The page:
At Lotusphere this year, the contrast between IBM and Microsoft could not be more distinct.

IBM is making it clear it is banking on a strategy that embraces a loosely coupled framework – a foundation based upon principles that are often discussed in the context of the open Web. For instance, as we mentioned yesterday, xPages, HTML5 and RESTful Web services will all be tools that push forward efforts such as Project Vulcan, the next generation of Lotus Notes unveiled here at Lotusphere this week.

Sharepoint, in contrast, is an enterprise collaboration service that has leveraged its proprietary framework into a $1 billion business. Tightly integrated with Microsoft Office, Sharepoint is not an open technology but does integrate with third-party applications.

IBM looks like it has momentum with Lotus Live, which now has 18 million users. It’s coming off a big win at Panasonic. Its open approach will be what sets the company apart from Microsoft.

In return, Microsoft has made it clear that it owns the market share in the enterprise, quick to point out IBM’s shortcomings, especially with Lotus Notes email. Julia White, director of the Exchange product team, said the company has 74% market share in United States companies with 500 employees or more. She says Lotus Noted email has a 7% share. In fact, she said, the Lotus Live win at Panasonic was not a major defeat for Exchange.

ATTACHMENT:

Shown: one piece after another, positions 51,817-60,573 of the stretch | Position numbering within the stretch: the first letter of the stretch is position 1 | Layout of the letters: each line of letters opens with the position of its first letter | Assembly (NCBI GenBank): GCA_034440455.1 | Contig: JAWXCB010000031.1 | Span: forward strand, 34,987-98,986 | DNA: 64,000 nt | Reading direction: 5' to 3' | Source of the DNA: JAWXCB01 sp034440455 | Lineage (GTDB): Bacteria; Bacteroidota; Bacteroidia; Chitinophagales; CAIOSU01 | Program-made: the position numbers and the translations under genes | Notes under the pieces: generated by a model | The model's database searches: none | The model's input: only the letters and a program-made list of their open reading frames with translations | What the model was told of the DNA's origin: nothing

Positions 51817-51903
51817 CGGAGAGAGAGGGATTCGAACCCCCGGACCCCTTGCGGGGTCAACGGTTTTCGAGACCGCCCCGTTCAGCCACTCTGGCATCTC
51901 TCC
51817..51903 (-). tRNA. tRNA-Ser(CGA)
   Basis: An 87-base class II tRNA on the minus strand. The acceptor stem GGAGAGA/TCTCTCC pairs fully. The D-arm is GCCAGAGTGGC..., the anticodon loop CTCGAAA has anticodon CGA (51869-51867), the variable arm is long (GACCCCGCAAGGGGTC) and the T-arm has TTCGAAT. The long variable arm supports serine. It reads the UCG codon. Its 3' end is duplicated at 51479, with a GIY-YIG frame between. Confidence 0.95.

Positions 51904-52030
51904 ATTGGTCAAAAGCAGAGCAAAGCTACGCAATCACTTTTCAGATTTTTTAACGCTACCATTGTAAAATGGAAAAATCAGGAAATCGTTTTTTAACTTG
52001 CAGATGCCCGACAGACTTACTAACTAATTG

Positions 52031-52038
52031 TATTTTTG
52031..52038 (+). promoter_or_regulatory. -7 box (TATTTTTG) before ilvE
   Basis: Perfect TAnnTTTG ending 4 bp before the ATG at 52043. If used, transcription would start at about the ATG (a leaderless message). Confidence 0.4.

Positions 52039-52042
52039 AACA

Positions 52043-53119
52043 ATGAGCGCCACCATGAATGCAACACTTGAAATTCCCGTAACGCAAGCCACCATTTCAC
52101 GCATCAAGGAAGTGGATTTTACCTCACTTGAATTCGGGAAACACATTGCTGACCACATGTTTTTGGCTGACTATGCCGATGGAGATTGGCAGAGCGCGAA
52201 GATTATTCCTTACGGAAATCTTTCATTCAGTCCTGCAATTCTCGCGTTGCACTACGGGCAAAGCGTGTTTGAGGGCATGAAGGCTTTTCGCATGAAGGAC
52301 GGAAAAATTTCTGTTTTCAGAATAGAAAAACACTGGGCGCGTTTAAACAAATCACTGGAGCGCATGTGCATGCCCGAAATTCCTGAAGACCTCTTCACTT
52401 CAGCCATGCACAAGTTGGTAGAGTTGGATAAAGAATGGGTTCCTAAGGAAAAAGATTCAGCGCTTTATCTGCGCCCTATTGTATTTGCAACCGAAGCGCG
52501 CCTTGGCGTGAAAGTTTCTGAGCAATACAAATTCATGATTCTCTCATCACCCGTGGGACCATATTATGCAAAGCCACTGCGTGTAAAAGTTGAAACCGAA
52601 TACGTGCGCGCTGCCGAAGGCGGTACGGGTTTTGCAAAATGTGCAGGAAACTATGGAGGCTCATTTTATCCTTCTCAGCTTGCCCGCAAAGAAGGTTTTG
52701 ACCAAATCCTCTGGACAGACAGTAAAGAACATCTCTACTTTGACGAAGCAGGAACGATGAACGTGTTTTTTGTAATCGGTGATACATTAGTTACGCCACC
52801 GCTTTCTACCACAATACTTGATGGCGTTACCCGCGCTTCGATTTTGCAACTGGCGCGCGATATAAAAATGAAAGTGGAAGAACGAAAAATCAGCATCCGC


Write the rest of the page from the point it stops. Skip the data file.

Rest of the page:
What’s striking is how the open Web may be the biggest game changer we have seen in decades. We were reminded of how far back the rivalry goes between IBM and Microsoft in a lunch conversation today with Martin Koser, a collaboration consultant based out of Stuttgart, Germany. Since the mid-1990s, Microsoft Office has ruled the enterprise with its operating system. In those years, its proprietary nature helped lock it in as the productivity suite of choice.

But now the tide is changing.The open nature of the Web has lead to what we now know as Enterprise 2.0. Companies are developing their own API’s. RESTful Web services are helping companies like MindTouch provide corporate customers with dashboards that can pull in data from the Web. IBM’s Project Vulcan will add an analytics layer on top of its collaboration platform. It’s a hybrid that will pull data from the cloud and on-premise, making recommendations for the user.

IBM executives are sharp in their criticism when questions are posed about the differences with Microsoft. That’s not too unusual, considering the deep and storied rivalry between the two companies.

“A struggle for relevance,” said Lotus Software General Manager Alistair Rennie about Microsoft and its approach to the market. “It’s a tightly integrated proprietary stack… It’s an approach whose time is over.”

It’s important to note that Microsoft Office is widely popular in the enterprise. It’s a $1 billion business for the company. Sharepoint has its own ecosystem of third-party companies that have integrated with Sharepoint.

IBM’s Web-based approach is distinctly different than the document-centric world of Sharepoint. It’s this Web-oriented, open approach that may prove to be the difference for IBM. We’ll have to see. Microsoft remains the major power in the enterprise. Its future is in proprietary systems. But who knows. As the cloud becomes more a part of doing business, Microsoft may continue to have the upper hand, especially if it can execute on its partnerships with third-party application providers.

alex williams